The word aerobic means "with oxygen." The aerobic system is used for low to middle levels of exertion that take place over an extended period of time, and unlike the other two energy systems, the energy it produces relies on the oxygen you consume during training. Aerobics are a popular way to get into shape. Understanding their functions and the potential side effects will allow you to better tailor a training programme.
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Aerobic exercise increases the capacity of your body to produce ATP, which is stored energy, through the oxidative process. Your body has three energy systems, and the aerobic energy system is the last to kick in. The aerobic oxidative system begins supplying your body with energy after three minutes of exercise, and as exercise time increases, it becomes the primary system for energy supply. Aerobic exercise will increase efficiency of this system, which in turn makes activities like walking and biking easier.
The aerobic energy system uses carbohydrates as a source for ATP production. As you exert yourself longer and longer, carbohydrates take a larger role in supplying energy to your muscles. During the early stages of exercise, the aerobic energy system shares the load with the anaerobic energy systems. The systems are not mutually exclusive and may overlap during any activity that requires short bursts of energy over a longer period of time. Without the aerobic energy system, your muscles would expend themselves quickly and you would have no energy for activities over an extended period of time.
Aerobic exercise has both acute and chronic responses. The short-term, acute responses include increased heart rate and volume, and increased oxygen delivery. The long-term, chronic effects include an increase in the maximum output level of the heart, as well as a decreased fatigue threshold in the muscles. What this means is that aerobic exercise improves the efficiency of the body's muscles and organs when performing aerobic activities. Exertion during aerobic activity also burns calories, which can result in fat loss.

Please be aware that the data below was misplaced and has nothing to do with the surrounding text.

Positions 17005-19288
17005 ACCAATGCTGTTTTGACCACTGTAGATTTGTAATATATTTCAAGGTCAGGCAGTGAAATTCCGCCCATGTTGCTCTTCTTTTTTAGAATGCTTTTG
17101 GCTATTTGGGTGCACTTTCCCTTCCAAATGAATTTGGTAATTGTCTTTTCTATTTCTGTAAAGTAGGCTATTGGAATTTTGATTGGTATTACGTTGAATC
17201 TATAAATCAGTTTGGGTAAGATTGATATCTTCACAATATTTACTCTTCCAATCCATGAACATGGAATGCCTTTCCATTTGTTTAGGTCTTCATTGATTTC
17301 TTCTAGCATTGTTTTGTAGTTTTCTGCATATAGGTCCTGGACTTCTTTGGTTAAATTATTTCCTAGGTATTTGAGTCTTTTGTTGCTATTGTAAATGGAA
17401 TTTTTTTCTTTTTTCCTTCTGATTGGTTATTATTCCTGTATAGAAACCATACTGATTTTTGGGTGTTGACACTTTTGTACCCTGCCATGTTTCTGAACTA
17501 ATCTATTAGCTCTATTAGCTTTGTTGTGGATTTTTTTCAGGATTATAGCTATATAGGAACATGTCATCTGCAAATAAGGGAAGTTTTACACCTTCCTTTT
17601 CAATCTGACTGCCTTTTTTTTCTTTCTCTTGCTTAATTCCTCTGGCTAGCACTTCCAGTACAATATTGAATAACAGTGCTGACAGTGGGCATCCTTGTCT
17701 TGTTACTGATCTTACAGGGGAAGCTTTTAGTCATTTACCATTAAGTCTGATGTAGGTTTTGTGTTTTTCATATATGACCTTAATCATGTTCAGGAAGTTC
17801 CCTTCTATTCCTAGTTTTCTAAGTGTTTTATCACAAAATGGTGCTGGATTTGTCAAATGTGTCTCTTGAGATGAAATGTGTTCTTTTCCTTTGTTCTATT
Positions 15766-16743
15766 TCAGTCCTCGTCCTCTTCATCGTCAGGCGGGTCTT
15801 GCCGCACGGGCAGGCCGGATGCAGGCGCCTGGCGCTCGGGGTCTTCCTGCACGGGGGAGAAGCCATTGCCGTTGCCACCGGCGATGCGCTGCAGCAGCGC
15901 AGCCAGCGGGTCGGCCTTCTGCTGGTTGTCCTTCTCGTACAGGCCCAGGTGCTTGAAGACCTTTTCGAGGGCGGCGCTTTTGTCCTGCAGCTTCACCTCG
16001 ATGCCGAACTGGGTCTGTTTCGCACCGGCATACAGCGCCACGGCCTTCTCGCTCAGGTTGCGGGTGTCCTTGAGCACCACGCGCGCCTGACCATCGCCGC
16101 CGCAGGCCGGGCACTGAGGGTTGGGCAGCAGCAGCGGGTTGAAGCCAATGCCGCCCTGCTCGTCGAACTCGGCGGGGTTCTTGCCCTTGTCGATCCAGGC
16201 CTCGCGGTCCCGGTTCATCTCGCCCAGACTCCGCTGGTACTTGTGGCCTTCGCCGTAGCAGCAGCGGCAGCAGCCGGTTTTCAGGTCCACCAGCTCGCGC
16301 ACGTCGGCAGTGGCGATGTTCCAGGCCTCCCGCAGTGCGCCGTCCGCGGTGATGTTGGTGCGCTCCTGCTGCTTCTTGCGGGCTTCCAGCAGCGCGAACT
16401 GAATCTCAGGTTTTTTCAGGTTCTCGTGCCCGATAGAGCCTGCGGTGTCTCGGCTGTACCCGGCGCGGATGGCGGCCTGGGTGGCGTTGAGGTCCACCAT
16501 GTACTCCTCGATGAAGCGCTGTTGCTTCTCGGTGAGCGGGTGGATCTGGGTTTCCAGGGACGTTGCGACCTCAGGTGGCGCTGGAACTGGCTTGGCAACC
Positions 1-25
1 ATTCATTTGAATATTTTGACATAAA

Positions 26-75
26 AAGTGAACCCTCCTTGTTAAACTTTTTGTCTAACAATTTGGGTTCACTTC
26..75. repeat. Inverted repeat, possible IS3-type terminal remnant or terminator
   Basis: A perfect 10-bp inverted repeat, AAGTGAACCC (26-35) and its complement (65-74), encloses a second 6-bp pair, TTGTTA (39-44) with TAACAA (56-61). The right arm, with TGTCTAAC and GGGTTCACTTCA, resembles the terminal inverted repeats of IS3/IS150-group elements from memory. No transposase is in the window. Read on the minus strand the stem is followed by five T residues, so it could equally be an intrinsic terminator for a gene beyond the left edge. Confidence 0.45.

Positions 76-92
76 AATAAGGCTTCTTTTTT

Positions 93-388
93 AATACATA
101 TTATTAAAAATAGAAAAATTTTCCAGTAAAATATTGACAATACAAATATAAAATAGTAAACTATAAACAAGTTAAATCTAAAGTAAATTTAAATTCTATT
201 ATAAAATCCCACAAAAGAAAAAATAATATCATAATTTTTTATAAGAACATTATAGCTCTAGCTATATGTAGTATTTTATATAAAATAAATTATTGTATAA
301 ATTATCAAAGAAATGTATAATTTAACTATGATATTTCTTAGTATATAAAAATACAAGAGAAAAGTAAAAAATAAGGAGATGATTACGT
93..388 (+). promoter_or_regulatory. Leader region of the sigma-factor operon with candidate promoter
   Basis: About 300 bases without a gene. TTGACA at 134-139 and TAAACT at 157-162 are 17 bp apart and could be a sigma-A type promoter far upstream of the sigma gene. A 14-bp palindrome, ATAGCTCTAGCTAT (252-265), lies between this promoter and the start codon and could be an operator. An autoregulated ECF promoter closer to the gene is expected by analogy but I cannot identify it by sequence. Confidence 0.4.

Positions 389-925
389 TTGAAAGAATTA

Anything can be an aerobic exercise, as long as it is low to middle intensity and lasts longer than three minutes, though ideally no less than 20 minutes. Activities include walking, running, cycling, rowing, hiking and swimming, assuming these forms of exercise last for the appropriate amount of time and occur at a steady pace. There is no upper limit to how long aerobic exercises can last, but long periods of aerobic training have significant drawbacks.
Overtraining in aerobic exercise leads to catabolic hormone production, which breaks down muscle and causes free radical damage. Fitness writer and former triathlete Mark Sisson theorises that humans are not adapted for excessive aerobic training, according to the article, "A Case Against Cardio." He states that our ancestors would never have consistently run for miles on end, and that there is no benefit to doing so from a hunter-gatherer perspective. Therefore, it's a modern phenomenon. Many world-class endurance athletes have developed heart problems early in life, such as PowerBar founder Brian Maxwell, who died at age 51, and Ironman champion Greg Welch, who has had 10 open-heart surgeries since retiring from competition. Aerobic exercise may be most beneficial when kept to a low intensity and shorter time period of under 90 minutes.
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